Sunday, June 7, 2009

maximum wage

Working Group on Extreme Inequality » Cap and Save
Meanwhile, in Britain, nine members of Parliament have just introduced legislation to place “a cap on the maximum wage that can be paid to any person in any one year.”

Millions of low-income workers, the measure’s lead sponsor, MP Paddy Tipping, told the House of Commons Wednesday, have benefited from the British minimum wage.
“We need to complete the policy circle,” Tipping urged, “and seriously consider the introduction of a maximum wage.”

A maximum wage set at ten times the minimum, the former social worker observed, “would give a maximum wage of £120,000,” the equivalent of close to $200,000.

5 comments:

  1. As if that would have much effect. People with the highest incomes are owners, and other high-paid people would change the arrangements (e.g. set up their own company, which would provide their services to their previous employer for a fee, and which would pay them a limited salary and give them the rest as dividends for owning the company).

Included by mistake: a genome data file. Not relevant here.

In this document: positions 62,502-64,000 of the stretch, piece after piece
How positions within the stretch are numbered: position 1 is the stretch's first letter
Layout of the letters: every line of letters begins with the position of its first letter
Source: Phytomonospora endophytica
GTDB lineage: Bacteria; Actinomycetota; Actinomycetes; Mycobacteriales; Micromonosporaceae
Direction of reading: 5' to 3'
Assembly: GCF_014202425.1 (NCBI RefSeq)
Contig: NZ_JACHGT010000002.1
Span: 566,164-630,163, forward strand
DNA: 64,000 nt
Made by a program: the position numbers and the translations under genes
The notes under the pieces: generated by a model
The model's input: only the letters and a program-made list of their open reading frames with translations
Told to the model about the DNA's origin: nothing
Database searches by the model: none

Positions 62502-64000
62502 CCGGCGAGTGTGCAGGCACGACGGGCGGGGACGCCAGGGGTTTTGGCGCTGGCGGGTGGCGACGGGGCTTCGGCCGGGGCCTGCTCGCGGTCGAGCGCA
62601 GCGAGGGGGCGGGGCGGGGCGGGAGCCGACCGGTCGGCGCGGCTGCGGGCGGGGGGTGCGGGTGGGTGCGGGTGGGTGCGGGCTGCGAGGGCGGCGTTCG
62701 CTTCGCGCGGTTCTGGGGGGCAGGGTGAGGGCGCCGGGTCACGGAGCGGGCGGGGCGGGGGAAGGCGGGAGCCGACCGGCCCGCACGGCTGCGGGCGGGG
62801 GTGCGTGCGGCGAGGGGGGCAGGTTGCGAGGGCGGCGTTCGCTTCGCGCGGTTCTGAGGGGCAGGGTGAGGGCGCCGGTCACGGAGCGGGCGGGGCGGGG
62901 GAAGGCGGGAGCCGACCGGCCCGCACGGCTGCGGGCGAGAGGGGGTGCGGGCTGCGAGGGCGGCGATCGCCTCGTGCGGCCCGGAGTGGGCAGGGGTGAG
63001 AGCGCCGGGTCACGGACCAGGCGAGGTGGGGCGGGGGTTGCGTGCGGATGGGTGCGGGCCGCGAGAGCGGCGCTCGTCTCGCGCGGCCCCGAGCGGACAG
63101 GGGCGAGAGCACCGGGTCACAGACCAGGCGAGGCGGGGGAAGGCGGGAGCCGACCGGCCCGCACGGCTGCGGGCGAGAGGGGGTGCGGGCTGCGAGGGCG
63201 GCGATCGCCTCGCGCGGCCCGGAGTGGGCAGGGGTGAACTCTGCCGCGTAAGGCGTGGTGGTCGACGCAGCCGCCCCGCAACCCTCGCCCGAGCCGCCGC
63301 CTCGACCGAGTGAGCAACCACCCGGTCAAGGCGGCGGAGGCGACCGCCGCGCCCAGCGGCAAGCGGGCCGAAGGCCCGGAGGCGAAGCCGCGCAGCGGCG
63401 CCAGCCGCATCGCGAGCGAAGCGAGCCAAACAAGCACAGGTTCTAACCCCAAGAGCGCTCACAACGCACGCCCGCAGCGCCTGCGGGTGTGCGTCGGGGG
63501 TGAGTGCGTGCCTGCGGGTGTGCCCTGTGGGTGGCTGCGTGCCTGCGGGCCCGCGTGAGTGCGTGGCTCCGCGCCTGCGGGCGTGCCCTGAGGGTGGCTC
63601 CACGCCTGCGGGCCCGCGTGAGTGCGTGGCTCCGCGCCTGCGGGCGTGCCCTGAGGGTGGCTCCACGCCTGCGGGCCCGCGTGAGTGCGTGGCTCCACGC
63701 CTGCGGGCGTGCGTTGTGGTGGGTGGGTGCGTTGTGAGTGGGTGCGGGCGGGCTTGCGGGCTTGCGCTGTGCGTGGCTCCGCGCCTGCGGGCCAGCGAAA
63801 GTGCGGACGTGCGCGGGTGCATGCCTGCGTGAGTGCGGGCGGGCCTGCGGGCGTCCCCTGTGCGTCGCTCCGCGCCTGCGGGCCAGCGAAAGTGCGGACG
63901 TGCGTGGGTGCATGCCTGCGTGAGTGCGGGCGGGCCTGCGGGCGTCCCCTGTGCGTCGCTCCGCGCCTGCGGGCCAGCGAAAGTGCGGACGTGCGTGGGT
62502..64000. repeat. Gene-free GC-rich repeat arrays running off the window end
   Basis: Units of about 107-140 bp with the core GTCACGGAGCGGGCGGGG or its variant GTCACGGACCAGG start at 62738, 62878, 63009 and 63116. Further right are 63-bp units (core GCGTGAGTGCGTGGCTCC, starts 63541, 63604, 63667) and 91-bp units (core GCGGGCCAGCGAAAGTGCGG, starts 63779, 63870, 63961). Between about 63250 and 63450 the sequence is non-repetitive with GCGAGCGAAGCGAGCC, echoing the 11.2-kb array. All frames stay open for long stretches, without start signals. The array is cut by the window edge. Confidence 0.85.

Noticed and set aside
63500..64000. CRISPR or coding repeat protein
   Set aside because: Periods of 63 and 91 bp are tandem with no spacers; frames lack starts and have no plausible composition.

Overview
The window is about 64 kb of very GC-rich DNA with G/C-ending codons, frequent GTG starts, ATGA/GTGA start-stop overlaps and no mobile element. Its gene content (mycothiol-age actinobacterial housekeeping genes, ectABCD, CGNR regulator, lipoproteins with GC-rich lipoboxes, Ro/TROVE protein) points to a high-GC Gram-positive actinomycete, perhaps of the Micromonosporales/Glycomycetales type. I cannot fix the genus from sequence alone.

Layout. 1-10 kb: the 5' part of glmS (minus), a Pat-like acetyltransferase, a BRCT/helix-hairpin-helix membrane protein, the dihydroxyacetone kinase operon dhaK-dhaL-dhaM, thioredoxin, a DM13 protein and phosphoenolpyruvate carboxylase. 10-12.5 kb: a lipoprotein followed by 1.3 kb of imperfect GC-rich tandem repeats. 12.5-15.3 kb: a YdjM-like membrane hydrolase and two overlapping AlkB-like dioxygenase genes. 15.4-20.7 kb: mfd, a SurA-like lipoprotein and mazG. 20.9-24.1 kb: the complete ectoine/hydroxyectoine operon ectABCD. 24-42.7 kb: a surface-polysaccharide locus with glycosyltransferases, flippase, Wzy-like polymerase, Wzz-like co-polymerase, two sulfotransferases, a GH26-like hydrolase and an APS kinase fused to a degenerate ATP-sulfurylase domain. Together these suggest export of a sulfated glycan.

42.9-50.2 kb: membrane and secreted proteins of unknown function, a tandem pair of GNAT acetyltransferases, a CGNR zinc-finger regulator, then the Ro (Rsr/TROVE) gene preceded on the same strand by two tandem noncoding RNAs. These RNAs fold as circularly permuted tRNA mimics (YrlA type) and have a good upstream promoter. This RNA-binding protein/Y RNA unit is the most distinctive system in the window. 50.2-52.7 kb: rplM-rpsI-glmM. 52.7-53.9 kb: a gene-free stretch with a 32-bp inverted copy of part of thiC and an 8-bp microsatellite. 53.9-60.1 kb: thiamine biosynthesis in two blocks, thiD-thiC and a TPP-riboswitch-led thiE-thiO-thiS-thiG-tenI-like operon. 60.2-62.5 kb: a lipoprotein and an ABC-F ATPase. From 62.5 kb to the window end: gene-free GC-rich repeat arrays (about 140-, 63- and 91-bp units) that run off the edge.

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  2. Depends on how you define "income." New wealth of any sort is income, imho.

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  3. Notice that the legislation specified a cap on wage, not income. If anything, that would help the very wealthy at the expense of the doing-very-well (e.g. the guy who earns $250K would get cut back to $200K, and the owner of his company who takes home $1 million would keep another $50K).

    As a cap on income, it would start by being gamed (e.g. hiring spouse and children at maximum pay), and then putting money aside by setting up foreign corporations to buy services from, etc. As the loopholes were closed, it would cause production to drop, as people stopped working when they hit the maximum. I'd really hate to need surgery in December under that regime.

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  4. Seth, I'm not arguing that we should do what they're proposing. I'm just pointing out that some countries are talking about things the US won't.

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  5. The country isn't talking about it, one MP introduced it possibly in an attempt to divert attention from expenses.

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